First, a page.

There are other factors possible: younger generations have different ideas of seeing the world in art; and for everyone, using computer apps and plug-ins can easily take a photo and transform it into an illustration or even a painting, with textures and warping the perspective. Why would you need to actually draw it first? Is that why we no longer need to teach it?

Because when you think about it, how would you teach a student to think in expressionistic terms? Maybe to them, realism is just too superficial.

 

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This Pink Thing

I write about design and how it encompasses our lives, everything around us. I try to inform those of us who are non-designers how to see it and how to recognize just how it impacts our thinking and sways us in different areas of the marketplace.

This past Sunday was Mother’s Day, a day of a different kind of recognition. A day of celebration and thanks to our mothers for raising us and showing us the way in our young and formative years.

A long time ago, a woman named Ann Reeves Jarvis started Mother’s Day Work Clubs in West Virginia as a way to teach women the proper way to raise children, make them aware of sanitary conditions around their homes, and how to help them with treating colds and influenza. That was before the Civil War. Eventually other noted women took up the cause for championing mothers, among them Julia Ward Howe, a suffragette.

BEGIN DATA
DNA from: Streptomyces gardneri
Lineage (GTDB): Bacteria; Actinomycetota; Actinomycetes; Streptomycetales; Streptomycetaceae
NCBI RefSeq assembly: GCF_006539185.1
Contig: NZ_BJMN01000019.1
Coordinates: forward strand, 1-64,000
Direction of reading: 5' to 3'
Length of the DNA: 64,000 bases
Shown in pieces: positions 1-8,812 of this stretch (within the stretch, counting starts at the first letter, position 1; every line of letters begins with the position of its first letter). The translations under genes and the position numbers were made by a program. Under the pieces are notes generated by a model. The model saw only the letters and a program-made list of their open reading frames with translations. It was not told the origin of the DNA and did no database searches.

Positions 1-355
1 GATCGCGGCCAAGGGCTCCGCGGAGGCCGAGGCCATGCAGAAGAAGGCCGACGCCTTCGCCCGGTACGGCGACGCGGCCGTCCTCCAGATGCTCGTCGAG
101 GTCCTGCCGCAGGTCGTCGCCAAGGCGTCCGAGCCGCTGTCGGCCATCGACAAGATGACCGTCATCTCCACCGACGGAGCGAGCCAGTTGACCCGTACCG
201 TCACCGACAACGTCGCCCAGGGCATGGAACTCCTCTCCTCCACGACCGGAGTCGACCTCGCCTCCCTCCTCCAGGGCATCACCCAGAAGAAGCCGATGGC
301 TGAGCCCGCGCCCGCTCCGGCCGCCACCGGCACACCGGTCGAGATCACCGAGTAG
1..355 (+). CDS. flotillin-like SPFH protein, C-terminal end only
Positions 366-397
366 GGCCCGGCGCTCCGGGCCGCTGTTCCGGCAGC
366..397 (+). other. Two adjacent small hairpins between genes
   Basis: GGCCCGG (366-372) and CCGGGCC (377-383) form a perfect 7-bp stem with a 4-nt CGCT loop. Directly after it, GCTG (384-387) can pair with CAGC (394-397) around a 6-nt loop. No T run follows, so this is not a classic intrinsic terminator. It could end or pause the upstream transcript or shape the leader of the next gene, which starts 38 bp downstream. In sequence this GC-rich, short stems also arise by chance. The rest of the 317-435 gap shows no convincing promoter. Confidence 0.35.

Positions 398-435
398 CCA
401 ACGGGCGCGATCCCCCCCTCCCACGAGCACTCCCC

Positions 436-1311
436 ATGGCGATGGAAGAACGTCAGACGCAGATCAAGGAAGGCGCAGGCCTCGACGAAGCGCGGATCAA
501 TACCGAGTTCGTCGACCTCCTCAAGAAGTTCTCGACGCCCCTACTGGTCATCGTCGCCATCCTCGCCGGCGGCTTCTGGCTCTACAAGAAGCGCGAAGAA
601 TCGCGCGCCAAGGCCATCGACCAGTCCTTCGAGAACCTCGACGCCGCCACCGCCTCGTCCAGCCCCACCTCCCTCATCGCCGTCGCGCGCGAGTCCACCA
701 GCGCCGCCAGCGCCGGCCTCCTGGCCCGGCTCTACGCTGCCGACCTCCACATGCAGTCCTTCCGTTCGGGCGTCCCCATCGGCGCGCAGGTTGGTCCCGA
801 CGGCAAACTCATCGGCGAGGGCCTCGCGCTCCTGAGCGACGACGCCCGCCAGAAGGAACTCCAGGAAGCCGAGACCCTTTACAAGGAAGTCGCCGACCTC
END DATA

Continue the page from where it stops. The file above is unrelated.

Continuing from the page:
A few years before the Great War, Ann’s daughter Anna Jarvis petitioned for making a holiday to recognize all mothers for their unique contributions to families everywhere. After much campaigning and speaking and getting ears in Congress to listen, President Woodrow Wilson signed a proclamation making Mother’s Day a national celebration on the second Sunday in May starting in 1914. Anna later protested the eventual commercialization of the occasion, including the greeting cards that followed.

In 1982, the Susan G. Komen for the Cure Foundation was formed by Nancy Goodman Brinker, the sister of Susan G. Komen. Susan had died two years previously from breast cancer at the age of 36, and Nancy was moved to do something in Susan’s honor to make women and everyone around aware of and to contribute to fighting breast cancer. That movement launched meetings, rallies, and events such as marathons, eventually getting a symbol in the form of a folded pink ribbon.

Just how those two things—Mother’s Day and the fight against breast cancer—came together is something that I’m not totally certain will not become blurred in the public eye of history. In 2006, Major League Baseball issued pink bats to be used in the games being played on Mother’s Day. Since that 2006 introduction of pink bats, the color has been extended to uniforms and equipment, including baseballs with pink stitching.

Then other sports got involved. The PGA Tour showed the color this past Sunday with the golfers wearing various shades of pink. Major League Baseball was in full bloom as well.

Which brings me to marketing. I’m not sure just which organization started using pink first, but as far as marketing and promoting with that color, it’s now a contest. And that contest has raised a few barbs in the past ten or so years.

The Komen Foundation has litigated to use the color exclusively, if not also the ribbon. Even the wording “for the Cure” is a sticking point. The organization Uniting Against Lung Cancer was warned by Komen to not use the above wording and not to use the color pink. Over 100 charities have received similar warnings.

The PGA Tour has no affiliation with the Komen Foundation. It gives its charitable donations to the Donna Foundation, which “raises funds for ground-breaking breast cancer research at Mayo Clinic and women living with breast cancer”. The Donna Foundation is also the “charity of the day” at the Players Championship near Jacksonville, Florida.